WASHINGTON (AP) — President Barack Obama’s decision to identify Russia as almost certainly the culprit in hacking the Democratic National Committee and releasing politically embarrassing emails fits his administration’s new penchant for openly blaming foreign governments for such break-ins.
Even as the U.S. continues to secretly hack its own adversaries, Obama is raising the stakes for countries caught behind the keyboards engaging in cyber espionage, including even major powers like Russia and China.
The president discussed the incident after WikiLeaks published on its website last week more than 19,000 internal emails stolen from the Democratic National Committee earlier this year. The emails showed DNC staffers actively supporting Democratic presidential nominee Hillary Clinton when they were publicly promising to remain neutral during the primary elections between Clinton and rival candidate Sen. Bernie Sanders.
The head of the DNC, Debbie Wasserman Schultz, resigned over the disclosures, which disrupted this week’s Democratic convention in Philadelphia.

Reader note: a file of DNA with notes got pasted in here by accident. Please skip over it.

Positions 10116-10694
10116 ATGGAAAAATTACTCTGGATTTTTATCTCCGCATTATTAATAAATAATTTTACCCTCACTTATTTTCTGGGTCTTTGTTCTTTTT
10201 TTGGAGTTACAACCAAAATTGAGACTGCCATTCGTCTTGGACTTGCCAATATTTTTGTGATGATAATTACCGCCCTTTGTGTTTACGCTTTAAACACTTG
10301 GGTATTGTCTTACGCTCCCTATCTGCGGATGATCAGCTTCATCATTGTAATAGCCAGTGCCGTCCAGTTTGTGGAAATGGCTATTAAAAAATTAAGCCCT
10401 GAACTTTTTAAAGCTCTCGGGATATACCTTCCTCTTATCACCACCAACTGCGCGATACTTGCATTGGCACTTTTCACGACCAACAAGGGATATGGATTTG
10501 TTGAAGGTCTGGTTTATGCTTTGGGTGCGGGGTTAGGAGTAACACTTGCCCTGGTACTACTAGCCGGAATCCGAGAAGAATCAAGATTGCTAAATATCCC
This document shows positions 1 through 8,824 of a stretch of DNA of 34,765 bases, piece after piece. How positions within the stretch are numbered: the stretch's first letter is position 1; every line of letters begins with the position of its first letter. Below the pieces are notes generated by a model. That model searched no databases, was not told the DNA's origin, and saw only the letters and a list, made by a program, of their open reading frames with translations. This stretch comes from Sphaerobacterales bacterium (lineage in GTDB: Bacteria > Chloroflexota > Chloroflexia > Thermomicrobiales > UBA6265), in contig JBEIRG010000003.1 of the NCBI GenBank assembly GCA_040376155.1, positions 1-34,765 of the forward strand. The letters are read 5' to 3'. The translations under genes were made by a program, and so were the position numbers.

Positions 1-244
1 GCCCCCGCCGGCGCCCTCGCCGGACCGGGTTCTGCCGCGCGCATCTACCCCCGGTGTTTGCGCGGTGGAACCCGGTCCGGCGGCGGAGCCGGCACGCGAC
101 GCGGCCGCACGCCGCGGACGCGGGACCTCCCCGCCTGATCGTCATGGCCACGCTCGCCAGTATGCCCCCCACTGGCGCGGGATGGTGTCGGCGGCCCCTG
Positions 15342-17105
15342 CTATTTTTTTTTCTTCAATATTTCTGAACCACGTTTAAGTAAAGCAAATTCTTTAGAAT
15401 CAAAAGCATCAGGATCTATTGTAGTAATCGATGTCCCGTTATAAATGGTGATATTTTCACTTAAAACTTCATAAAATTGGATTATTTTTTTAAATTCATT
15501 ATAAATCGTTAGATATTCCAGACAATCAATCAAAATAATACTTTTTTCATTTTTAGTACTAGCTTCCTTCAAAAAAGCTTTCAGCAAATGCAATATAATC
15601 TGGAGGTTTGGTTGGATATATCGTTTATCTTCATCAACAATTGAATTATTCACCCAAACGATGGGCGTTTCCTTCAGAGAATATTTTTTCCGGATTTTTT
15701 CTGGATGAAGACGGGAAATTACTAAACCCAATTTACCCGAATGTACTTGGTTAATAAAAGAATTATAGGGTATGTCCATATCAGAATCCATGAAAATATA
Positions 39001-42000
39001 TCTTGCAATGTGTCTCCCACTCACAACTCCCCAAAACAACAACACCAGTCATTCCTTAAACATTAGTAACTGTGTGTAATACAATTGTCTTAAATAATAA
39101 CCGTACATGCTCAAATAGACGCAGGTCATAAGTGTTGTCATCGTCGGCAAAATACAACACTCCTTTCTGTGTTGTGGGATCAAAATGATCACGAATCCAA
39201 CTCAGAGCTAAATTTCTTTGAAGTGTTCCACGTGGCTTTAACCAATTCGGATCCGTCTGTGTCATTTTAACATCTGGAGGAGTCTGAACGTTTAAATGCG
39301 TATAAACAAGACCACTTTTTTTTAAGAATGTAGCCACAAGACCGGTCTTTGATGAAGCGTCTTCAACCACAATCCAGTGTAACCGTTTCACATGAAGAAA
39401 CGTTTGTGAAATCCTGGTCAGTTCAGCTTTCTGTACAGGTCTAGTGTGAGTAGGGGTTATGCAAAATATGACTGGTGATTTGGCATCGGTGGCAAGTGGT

Obama traditionally avoids commenting on active FBI investigations, but he told NBC News on Tuesday that outside experts have blamed Russia for the leak and appeared to embrace the notion that President Vladimir Putin might have been responsible because of what he described as Republican presidential nominee Donald Trump’s affinity for Putin.
“What the motives were in terms of the leaks, all that, I can’t say directly,” Obama said. “What I do know is that Donald Trump has repeatedly expressed admiration for Vladimir Putin.”
Obama said he was basing his assessment on Trump’s own comments and the fact that Trump has “gotten pretty favorable coverage back in Russia.” He added that the U.S. knows that “Russians hack our systems — not just government systems, but private systems.”
The developing U.S. strategy, unofficially dubbed “name and shame,” is intended to raise diplomatic consequences for foreign governments involved in state-sponsored hacking.
In Moscow, Putin’s spokesman, while not directly denying Russian involvement in the hack, said Wednesday that Moscow would never interfere in another country’s election.
“President Putin more than once has said the Russia would never interfere and does not interfere in the internal affairs of other countries, especially in the electoral process,” Dmitry Peskov told journalists in a conference call.
Peskov also criticized the willingness to accuse Russia of wrongdoing. “If we talk about some sort of suspicions against a country, then it is necessary at a minimum to be precise and concrete,” the spokesman said. “Some sort of speculation in this case does not show a constructive attitude.”